Innominosacral dissociation: Mechanism of injury as a predictor of resuscitation requirements, morbidity, and mortality

M. Gordon Whitbeck, H. Jay Zwally, Andrew R. Burgess

Research output: Contribution to journalReview articlepeer-review

9 Scopus citations


Objectives: To assess mechanism of injury as a clinical course predictor in patients with complete anterior and posterior pelvic ring disruptions [innominosacral dissociation (ISD)]. Design: Retrospective review of radiographs and medical data. Setting: R Adams Cowley Shock Trauma Center, Baltimore, Maryland, statewide trauma center. Patients: Forty-three patients with ISD were admitted to our institution between August 1986 and October 1991. Five patients were excluded because of incomplete medical records (4) or refusal of blood transfusion (1). Intervention: Injuries were grouped according to the Young classification: 18 anteroposterior compression (APC), 14 vertical shear (VS), and 6 other injuries. Main Outcome Measurements: The mean blood replacement requirements, incidence of multiple organ system failure, mortality rate, and length of hospital stay for each injury classification were comapared. Results: The mean ISS was 34, and the mean 24-hour packed red blood cell transfusion requirement was 12.6 units. Thirteen patients (34.4%) developed multisystem organ failure. Eight patients (21%) died. Patients in the APC group were more likely to require > 10 units of blood (15/18, p = 0.001, and those in the VS group were more likely to receive <10 units (11/14, p = 0.0014). Multisystem organ failure occurred more frequently (11/18 versus 2/14; p < 0.005), mortality was significantly higher (39 versus 0%, respectively; p = 0.01), and mean hospital stay for survivors was longer (48 versus 27 days; p < 0.025) in the APC than in the VS group, respectively. Conclusions: These findings suggest that mechanism of injury is an important determinant of clinical behavior in patients with IDS, and that ISD secondary to the APC mechanism is associated with substantially greater resuscitation requirements, morbidity, and mortality than ISD secondary to the VS mechanism.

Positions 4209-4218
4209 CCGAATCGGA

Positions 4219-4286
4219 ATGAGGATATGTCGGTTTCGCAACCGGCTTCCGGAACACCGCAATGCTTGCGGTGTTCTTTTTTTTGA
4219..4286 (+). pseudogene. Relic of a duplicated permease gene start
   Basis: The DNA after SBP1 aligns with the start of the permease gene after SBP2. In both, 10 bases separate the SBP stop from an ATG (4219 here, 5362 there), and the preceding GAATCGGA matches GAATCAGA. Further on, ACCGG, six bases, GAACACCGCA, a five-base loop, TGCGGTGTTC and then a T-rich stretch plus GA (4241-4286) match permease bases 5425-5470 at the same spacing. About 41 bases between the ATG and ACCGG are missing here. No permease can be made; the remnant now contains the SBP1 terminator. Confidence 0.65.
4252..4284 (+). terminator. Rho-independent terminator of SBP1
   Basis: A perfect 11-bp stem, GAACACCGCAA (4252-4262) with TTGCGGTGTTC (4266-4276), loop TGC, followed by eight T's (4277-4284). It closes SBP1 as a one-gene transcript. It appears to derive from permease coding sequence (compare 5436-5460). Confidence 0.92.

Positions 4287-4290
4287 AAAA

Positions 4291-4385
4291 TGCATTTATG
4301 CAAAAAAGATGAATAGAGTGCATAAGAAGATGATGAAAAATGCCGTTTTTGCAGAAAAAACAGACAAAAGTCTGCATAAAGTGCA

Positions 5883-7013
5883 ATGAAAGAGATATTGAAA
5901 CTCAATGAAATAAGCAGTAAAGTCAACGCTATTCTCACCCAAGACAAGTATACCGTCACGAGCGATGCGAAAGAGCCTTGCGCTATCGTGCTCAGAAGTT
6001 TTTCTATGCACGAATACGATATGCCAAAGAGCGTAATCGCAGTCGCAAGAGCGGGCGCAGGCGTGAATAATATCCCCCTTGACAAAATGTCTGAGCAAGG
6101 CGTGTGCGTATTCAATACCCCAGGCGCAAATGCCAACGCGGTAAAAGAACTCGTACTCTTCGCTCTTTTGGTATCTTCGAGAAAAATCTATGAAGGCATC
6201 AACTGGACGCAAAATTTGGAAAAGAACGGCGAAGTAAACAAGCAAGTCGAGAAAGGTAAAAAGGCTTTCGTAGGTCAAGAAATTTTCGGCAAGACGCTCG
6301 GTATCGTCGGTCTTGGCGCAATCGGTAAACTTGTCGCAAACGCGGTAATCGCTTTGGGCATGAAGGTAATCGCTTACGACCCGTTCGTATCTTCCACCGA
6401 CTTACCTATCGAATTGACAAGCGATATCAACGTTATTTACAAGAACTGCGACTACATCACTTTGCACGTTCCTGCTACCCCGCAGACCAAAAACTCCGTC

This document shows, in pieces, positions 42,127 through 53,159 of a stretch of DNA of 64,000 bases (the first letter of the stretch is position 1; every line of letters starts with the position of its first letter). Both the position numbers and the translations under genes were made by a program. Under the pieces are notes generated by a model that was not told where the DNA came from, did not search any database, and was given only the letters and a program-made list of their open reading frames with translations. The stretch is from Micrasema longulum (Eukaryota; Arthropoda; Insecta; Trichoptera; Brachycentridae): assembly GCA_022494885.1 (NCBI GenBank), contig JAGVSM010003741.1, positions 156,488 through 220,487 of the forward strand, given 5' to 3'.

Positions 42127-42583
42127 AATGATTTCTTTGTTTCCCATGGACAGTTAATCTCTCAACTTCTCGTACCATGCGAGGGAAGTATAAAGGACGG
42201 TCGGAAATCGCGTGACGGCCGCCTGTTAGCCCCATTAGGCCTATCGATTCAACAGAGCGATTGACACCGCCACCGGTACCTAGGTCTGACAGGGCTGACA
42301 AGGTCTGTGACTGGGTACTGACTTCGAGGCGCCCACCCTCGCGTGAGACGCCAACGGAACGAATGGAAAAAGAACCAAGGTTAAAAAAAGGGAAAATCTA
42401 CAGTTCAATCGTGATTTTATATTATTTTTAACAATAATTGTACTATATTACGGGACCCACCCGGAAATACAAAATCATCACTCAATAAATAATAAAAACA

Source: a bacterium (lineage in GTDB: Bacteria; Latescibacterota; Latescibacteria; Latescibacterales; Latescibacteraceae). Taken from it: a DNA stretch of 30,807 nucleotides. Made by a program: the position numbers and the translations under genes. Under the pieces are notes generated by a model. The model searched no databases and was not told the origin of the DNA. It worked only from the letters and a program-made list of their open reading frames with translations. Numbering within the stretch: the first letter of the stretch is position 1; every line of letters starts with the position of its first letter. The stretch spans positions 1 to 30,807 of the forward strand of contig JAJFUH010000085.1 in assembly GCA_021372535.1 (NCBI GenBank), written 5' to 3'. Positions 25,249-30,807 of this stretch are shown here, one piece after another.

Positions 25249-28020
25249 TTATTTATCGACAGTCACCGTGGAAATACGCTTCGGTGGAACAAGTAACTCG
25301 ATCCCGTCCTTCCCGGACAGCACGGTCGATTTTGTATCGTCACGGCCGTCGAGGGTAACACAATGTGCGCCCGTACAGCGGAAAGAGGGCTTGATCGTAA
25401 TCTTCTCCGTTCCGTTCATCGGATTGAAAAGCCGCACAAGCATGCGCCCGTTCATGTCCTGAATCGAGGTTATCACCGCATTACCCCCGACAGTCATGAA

Original languageEnglish (US)
Pages (from-to)S57-S63
JournalJournal of orthopaedic trauma
Issue numberSUPPL.1
StatePublished - Jan 2006
Externally publishedYes


  • Associated injuries
  • Innominosacral dissociation
  • Pelvic ring classification
  • Pelvic ring disruption

ASJC Scopus subject areas

  • Surgery
  • Orthopedics and Sports Medicine


Dive into the research topics of 'Innominosacral dissociation: Mechanism of injury as a predictor of resuscitation requirements, morbidity, and mortality'. Together they form a unique fingerprint.

Cite this